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Updating RCMP ‘militaristic’ training is long overdue, experts say

Depot has been under the microscope since release of the Mass Casualty Commission’s final report into the 2020 Nova Scotia shooting
An RCMP insignia hangs from a podium at Depot Division in Regina, Saskatchewan on Thursday, April 19, 2018. THE CANADIAN PRESS/Michael Bell

Scott Blandford considered attending the RCMP Academy when he was looking to become a police officer about 40 years ago, but he soon realized the training centre in Regina wasn’t for him.

Blandford said he remembered the academy, also known as Depot, having a “militaristic” culture that he wanted to avoid.

“It was essentially military boot camp,” said Blandford, now an assistant professor and program coordinator in policing and public safety at Wilfrid Laurier University.

“It was a training facility that was very built around where everything was geared toward developing the culture of the RCMP, marching and discipline.”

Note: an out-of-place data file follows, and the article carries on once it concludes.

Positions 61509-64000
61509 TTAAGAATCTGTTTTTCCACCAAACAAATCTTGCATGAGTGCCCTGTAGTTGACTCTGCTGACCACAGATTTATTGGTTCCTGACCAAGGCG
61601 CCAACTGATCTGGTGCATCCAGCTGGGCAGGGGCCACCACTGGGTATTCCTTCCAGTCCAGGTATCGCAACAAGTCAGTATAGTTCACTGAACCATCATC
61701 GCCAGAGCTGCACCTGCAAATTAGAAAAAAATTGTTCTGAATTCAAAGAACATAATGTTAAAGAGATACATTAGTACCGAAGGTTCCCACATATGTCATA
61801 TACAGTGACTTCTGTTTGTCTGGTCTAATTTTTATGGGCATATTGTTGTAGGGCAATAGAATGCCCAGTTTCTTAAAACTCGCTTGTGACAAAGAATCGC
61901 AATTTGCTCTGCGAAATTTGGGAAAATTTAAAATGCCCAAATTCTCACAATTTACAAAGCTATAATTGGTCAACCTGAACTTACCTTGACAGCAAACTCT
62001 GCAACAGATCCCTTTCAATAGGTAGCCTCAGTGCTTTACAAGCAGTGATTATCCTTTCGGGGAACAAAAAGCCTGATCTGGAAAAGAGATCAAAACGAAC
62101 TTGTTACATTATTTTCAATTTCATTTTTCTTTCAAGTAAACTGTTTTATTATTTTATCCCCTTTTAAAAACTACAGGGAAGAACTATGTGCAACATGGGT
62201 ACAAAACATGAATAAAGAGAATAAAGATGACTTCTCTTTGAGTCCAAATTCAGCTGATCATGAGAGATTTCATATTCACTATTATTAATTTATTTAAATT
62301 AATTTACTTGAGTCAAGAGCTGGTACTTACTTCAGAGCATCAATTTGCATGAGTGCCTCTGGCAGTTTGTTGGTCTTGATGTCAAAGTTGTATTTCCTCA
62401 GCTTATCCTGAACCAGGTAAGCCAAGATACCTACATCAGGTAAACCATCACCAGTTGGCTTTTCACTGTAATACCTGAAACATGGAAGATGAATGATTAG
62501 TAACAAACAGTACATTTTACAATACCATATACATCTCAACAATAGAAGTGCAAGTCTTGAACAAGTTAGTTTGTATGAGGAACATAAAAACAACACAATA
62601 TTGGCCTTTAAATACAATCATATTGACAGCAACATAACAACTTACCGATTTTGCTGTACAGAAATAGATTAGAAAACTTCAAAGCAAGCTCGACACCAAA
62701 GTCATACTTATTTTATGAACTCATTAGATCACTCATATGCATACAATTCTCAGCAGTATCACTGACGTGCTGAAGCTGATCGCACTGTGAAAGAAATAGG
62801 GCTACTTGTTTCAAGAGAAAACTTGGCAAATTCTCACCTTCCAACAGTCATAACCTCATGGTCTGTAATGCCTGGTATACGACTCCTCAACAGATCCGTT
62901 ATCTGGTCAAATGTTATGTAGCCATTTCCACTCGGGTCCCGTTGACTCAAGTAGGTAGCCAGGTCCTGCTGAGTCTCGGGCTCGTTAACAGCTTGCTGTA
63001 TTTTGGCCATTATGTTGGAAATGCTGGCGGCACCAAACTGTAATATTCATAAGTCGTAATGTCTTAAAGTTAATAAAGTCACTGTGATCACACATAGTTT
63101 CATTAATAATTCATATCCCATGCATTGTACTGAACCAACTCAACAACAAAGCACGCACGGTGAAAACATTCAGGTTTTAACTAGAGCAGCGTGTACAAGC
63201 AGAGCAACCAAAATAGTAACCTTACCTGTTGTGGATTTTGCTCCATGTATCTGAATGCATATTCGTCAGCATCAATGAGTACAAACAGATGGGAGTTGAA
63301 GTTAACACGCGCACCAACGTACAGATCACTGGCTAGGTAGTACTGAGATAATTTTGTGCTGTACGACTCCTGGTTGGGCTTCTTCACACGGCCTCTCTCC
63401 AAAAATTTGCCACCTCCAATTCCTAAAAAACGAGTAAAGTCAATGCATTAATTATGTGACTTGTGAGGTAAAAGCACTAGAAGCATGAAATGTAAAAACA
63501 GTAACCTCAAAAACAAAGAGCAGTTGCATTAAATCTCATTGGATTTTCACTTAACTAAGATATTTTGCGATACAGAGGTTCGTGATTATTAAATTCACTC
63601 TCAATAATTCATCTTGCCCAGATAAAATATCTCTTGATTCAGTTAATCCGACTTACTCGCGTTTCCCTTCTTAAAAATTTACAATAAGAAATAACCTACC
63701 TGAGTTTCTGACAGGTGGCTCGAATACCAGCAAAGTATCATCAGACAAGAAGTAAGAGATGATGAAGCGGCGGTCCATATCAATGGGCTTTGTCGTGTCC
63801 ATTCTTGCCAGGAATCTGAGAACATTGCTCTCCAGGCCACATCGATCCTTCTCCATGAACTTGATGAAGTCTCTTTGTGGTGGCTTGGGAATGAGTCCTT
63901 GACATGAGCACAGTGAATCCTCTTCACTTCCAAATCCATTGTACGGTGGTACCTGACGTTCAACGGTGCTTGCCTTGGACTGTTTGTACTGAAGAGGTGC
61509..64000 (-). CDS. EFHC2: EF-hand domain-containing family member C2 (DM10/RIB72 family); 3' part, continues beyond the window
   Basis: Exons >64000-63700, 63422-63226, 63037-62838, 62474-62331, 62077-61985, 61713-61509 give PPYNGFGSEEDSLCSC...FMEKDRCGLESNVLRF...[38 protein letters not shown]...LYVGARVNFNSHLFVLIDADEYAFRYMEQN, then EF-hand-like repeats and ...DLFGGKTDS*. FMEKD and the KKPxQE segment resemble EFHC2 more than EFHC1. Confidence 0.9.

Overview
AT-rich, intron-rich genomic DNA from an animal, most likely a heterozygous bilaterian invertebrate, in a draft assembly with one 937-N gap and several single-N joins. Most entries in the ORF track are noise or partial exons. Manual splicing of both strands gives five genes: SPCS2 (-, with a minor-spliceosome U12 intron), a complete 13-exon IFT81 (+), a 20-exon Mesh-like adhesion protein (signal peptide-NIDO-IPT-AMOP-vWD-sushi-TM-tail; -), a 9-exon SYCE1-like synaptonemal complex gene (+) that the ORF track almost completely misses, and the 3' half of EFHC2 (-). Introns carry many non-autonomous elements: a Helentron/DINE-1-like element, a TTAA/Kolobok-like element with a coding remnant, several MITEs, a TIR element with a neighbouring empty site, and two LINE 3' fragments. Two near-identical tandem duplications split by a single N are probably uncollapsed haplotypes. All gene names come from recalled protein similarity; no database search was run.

Blandford instead opted to attend the Ontario Police College, later graduating and becoming a police officer for 30 years.

While the college had some militaristic components, he said it didn’t appear to be as “in your face” as Depot.

“From everything I’ve seen and experienced, and I currently have students that have gone through that model at Depot, they haven’t changed to a great extent,” Blanford said in a recent interview.

“They’ve made adaptations, but it’s still very much in a mentality where it’s our way or you’re out.”

The Depot in Saskatchewan’s capital has been under the microscope since the release of the Mass Casualty Commission’s final report into a shooting in Nova Scotia in 2020 that left 22 people dead, including two Mounties.

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The report recommends RCMP phase out the Depot by 2032 for a new model that would see the establishment of three-year policing degree programs.

It suggested a higher level of education would better prepare recruits for “the increasingly complex, social, legal and technological environment in which they work.”

The Depot on average brings in about 1,200 cadets each year, training them for six months before the majority leave to be posted in a community, where they then receive six months of field coaching.

The report notes Depot has historically recruited “very young men and women” out of high school. RCMP can hire new recruits as young as 19.